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Research Questions

  1. What measures of health system performance can be used for international comparisons?
  2. How much consensus was there among experts on the importance, scientific acceptability, perceived feasibility, and usability of measure constructs?
  3. Which of these measures could eventually be proposed to OECD for consideration?

In 2020, the Immediate Office of the Secretary of the Department of Health and Human Services (HHS) sought to identify measures that could improve the ability of the United States and other countries to learn from international comparisons of health system performance. To inform the identification of measures for international comparison that could eventually be proposed to the Organisation for Economic Co-operation and Development (OECD), RAND Corporation researchers worked with a diverse group of 15 experts in quality measurement, clinical care, and health economics to generate and prioritize potential measure constructs that align with HHS priorities and are particularly promising for international comparisons. Eight measure constructs were identified as having the most promise for international comparison, but they will require additional development work to establish their operational definitions and specifications to ensure that any measure developed is valid and feasible for international comparisons of health system performance. This report is designed to lay a strong foundation for these future refinements by noting the degree of consensus among experts about the importance, scientific acceptability, perceived feasibility, and usability of measure constructs; summarizing the strengths and limitations of the measure constructs; and providing additional context that can be useful for informing the selection of measure constructs that might ultimately be developed into measures and proposed to OECD for consideration.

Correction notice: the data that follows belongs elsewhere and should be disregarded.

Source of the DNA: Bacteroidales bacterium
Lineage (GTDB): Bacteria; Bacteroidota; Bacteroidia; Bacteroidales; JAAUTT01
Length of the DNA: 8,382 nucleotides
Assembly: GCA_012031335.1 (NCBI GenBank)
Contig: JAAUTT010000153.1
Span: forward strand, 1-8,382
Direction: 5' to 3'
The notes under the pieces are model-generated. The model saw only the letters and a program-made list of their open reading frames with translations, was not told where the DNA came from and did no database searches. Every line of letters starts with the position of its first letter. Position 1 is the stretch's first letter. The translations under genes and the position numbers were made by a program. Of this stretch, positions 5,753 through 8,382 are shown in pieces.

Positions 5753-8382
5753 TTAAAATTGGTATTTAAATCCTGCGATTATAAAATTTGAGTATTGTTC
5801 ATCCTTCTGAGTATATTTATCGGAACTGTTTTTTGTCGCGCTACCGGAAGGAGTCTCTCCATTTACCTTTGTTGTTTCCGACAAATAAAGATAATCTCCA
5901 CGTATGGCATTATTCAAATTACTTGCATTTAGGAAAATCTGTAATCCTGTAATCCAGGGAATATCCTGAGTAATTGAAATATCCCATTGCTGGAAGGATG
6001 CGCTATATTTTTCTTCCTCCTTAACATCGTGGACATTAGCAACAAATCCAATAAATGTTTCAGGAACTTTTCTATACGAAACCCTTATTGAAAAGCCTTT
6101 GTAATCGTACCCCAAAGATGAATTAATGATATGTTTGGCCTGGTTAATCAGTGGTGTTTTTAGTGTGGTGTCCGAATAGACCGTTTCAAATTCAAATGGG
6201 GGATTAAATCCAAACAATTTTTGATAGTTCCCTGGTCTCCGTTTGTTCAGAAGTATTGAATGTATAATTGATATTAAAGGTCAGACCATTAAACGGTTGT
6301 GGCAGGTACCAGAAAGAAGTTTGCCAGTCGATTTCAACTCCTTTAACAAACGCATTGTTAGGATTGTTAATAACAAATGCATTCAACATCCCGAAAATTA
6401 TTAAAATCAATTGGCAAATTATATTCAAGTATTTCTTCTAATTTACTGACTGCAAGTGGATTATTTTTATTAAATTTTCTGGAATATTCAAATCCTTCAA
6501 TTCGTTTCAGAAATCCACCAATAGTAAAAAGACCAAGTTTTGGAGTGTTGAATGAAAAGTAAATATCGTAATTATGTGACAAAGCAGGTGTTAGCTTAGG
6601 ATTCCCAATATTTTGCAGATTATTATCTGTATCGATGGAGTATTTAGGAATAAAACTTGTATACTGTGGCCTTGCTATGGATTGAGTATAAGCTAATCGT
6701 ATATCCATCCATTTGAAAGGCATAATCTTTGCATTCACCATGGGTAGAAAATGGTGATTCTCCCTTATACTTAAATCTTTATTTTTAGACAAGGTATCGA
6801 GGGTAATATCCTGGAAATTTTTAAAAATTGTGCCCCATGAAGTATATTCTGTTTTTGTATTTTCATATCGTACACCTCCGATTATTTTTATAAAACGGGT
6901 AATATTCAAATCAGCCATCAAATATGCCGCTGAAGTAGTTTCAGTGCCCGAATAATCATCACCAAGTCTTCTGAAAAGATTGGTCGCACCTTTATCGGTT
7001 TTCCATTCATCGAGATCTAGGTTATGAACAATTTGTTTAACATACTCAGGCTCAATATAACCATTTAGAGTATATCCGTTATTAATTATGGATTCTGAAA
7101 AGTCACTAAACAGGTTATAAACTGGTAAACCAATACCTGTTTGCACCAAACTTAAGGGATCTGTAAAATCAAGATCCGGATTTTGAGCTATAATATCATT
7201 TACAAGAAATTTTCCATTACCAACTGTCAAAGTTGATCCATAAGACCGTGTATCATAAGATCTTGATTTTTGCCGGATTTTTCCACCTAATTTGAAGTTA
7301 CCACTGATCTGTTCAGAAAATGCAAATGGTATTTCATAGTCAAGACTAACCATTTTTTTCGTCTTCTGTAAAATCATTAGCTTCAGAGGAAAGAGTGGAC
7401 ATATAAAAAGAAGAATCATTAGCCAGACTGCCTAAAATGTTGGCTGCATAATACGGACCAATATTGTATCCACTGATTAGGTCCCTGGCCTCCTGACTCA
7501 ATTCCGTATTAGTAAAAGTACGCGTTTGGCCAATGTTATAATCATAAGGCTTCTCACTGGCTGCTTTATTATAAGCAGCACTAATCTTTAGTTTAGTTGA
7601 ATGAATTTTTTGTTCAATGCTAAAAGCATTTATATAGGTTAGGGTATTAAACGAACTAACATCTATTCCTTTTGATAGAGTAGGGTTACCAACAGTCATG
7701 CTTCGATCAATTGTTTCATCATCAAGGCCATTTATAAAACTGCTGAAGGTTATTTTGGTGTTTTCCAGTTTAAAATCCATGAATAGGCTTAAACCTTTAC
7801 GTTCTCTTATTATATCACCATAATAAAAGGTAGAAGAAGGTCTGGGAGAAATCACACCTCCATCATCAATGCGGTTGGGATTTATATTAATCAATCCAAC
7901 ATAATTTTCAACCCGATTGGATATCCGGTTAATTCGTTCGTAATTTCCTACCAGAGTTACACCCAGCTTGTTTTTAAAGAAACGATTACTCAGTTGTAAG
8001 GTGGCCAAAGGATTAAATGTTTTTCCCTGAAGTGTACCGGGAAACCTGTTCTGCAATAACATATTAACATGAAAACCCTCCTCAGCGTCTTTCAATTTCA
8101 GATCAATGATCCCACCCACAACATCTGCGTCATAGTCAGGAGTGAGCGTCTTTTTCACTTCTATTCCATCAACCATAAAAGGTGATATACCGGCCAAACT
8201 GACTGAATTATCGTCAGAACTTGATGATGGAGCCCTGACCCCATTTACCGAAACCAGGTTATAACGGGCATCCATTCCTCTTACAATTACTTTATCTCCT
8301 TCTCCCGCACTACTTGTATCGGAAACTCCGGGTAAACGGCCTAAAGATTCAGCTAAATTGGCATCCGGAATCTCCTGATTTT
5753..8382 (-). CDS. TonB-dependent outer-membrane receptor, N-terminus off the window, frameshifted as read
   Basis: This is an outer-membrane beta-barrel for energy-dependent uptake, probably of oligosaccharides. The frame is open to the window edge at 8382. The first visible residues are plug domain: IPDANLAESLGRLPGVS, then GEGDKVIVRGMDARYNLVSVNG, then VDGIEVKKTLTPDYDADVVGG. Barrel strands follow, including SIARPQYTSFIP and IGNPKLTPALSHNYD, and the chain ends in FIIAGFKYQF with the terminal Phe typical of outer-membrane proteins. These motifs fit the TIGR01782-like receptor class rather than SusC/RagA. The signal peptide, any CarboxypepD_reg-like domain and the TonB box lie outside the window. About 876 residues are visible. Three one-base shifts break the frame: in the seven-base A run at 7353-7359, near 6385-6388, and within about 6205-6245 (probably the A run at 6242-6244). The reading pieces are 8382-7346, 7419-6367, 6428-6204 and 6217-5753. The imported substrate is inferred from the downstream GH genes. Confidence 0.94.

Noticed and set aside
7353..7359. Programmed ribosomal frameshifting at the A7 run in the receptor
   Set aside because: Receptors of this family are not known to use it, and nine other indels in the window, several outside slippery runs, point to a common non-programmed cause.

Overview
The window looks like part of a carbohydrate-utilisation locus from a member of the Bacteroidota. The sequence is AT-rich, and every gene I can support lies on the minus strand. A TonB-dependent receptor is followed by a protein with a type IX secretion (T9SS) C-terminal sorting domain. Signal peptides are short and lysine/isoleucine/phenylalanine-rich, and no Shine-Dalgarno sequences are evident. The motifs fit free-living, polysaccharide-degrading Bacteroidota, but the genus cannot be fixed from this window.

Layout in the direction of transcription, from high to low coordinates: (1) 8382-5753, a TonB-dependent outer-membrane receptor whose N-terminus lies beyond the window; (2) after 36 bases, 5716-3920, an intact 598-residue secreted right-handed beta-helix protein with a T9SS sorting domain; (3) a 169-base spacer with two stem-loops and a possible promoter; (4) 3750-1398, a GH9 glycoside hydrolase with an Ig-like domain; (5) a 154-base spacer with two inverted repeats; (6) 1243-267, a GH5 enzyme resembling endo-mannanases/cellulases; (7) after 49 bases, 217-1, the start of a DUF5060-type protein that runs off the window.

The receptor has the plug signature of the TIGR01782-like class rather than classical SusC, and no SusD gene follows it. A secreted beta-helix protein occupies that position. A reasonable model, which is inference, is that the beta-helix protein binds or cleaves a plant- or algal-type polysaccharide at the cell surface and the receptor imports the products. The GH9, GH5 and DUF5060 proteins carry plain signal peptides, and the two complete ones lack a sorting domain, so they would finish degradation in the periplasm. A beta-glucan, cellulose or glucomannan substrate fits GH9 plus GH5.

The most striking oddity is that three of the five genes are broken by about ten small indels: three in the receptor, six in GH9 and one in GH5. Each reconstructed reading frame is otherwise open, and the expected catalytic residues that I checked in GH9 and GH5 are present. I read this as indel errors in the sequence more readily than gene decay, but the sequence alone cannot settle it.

Key Findings

  • Of the 25 measure constructs included in the expert rating process, eight were rated as having the most promise for international comparisons: treatment and control of hypertension; access to and coverage for telehealth; quality-adjusted life expectancy; insurance coverage for mental health, behavioral health, and substance abuse services; receipt of preference-concordant end-of-life care; care continuity or consistent provider; access to mental health providers; and data transfer and interoperability.
  • Ten measure constructs were determined by experts to hold promise but will require additional refinements prior to moving toward the development of an operational definition: self-reported pain, access to primary palliative care, prices for brand-name and generic drugs, diffusion of and access to new prescription drugs, avoidable emergency department use, the percentage of patients with an opioid use disorder who were referred to or prescribed medication-assisted treatment, estimates of administrative complexity and cost, disadoption of ineffective medical services, healthy days at home, and availability of emergency medical services to prevent opioid death.